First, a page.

VELVET, a textile made of silk and cov ered on one side with a close, short, fine, soft shag, the other side being a very strong close tissue. The nap or shag, called also the vel veting of this stuff, is formed of loops of the threads of the warp, which the weaver works on a long wire, which has attached to it a knife. The withdrawal of the wire cuts the loops of the warp, thus forming the nap. The loom on which velvet is woven has two warp beams instead of one, as with other fabrics. This is necessary because velvet is a textile of two distinct parts, the pile and the ground cloth. A much larger length of thread is used for the pile in forming the loops afterward cut. The beam for the ground cloth is slung at the back of the loom, and as this is woven the pile is worked into it. Double-faced velvet is woven with the loops of the pile thread on both sides of the ground cloth. Uncut velvet, or °terry,' is woven on wires which have no knife at tached. Figured velvet is obtained by alternat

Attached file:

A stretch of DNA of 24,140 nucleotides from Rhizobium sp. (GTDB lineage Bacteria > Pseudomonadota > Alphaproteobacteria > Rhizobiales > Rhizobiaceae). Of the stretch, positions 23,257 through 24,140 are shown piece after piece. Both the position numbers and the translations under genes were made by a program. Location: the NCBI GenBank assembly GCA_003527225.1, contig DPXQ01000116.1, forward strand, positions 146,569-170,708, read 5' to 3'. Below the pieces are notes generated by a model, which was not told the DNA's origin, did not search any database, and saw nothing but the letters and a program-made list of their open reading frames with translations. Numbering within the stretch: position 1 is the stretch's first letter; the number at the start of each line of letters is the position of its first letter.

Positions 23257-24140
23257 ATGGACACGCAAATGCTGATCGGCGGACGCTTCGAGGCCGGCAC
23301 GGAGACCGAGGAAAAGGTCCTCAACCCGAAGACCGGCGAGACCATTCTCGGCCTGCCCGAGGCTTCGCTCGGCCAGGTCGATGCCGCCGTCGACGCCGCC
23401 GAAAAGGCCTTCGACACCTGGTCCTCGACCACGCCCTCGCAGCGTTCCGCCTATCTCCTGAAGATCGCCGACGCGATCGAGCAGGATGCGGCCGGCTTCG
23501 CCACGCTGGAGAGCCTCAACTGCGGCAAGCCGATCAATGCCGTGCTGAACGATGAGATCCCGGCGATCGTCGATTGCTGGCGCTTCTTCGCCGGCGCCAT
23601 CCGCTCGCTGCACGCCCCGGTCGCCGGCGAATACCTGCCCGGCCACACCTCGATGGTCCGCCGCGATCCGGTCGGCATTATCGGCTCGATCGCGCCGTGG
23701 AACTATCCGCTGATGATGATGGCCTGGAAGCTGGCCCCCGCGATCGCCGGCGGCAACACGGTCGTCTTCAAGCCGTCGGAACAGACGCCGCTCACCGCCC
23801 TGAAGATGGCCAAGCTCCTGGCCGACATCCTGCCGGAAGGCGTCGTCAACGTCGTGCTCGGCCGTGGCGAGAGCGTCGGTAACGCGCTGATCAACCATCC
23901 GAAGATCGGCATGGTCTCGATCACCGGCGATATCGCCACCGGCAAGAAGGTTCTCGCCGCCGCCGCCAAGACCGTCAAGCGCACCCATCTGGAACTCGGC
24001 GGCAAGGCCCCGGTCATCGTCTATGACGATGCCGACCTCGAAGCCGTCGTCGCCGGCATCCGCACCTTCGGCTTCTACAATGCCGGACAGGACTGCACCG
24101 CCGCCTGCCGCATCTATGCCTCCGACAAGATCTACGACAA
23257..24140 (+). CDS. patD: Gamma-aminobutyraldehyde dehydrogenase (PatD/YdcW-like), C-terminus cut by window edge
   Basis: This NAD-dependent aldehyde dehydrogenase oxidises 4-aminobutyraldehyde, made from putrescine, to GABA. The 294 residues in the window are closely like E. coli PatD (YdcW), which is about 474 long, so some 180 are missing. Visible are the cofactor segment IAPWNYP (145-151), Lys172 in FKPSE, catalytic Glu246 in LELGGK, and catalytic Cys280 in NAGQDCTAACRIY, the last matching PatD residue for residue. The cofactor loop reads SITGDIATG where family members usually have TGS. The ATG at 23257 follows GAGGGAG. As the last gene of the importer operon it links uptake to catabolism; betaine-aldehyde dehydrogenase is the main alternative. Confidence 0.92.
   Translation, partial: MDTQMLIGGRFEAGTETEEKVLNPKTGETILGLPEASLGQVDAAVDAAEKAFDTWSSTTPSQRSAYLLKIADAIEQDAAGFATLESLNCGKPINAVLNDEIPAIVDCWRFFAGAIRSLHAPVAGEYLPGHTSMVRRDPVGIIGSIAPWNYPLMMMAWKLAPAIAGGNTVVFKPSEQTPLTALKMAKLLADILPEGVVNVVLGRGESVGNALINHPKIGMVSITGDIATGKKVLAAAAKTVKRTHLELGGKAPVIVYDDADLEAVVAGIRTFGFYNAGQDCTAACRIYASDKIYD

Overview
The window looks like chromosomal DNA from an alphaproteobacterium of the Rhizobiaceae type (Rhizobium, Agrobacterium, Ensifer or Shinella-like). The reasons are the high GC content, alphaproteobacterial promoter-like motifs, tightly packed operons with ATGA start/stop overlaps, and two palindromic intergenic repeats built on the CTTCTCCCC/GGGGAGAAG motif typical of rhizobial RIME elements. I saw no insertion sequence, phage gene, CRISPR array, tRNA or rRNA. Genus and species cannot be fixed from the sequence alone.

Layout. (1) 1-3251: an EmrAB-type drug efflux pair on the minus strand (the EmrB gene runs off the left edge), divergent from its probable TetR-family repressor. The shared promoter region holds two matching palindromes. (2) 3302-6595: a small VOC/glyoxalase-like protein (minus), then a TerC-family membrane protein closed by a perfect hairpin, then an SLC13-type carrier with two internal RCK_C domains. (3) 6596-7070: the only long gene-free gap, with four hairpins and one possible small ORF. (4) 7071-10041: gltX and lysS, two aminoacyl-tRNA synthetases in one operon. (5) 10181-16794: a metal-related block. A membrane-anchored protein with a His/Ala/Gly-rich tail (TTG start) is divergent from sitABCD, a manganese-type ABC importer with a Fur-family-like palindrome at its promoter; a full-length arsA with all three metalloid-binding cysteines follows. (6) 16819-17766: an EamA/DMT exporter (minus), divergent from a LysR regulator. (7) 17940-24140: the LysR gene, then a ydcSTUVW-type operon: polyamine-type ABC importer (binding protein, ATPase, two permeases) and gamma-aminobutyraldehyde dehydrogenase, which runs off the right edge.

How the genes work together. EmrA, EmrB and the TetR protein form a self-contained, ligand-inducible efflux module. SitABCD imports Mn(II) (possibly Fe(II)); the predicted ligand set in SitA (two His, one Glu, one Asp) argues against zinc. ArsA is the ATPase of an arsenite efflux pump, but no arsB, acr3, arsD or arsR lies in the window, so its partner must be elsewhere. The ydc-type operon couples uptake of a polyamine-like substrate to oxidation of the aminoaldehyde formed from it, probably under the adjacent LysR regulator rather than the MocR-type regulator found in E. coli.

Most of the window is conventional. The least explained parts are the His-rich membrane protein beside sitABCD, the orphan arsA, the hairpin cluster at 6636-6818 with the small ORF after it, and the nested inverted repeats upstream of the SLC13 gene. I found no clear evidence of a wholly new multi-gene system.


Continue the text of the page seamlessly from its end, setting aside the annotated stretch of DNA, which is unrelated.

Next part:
ing cut velvet and terry, using a loom with Jacquard patterns. Velvet brocades are made with the gold and silver threads as extra weft, the figure being wrought in by hand as with embroidery. Florence and Genoa were long noted for the manufacture of velvet, but Lyons, in France, is its principal seat; Krefeld and Elberfeld are the chief seats of velvet-making in Germany. Velveteen and plush are fabrics of cotton or wool woven in much the same manner as true velvet, except that the loops which form the pile are wrought as weft in stead of warp. Corduroy and "thickset' are of this class. Upholstery velveteens in patterns are worked by a peculiar loosening or bulging of the weave of the ground cloth, produced by Jacquard patterns.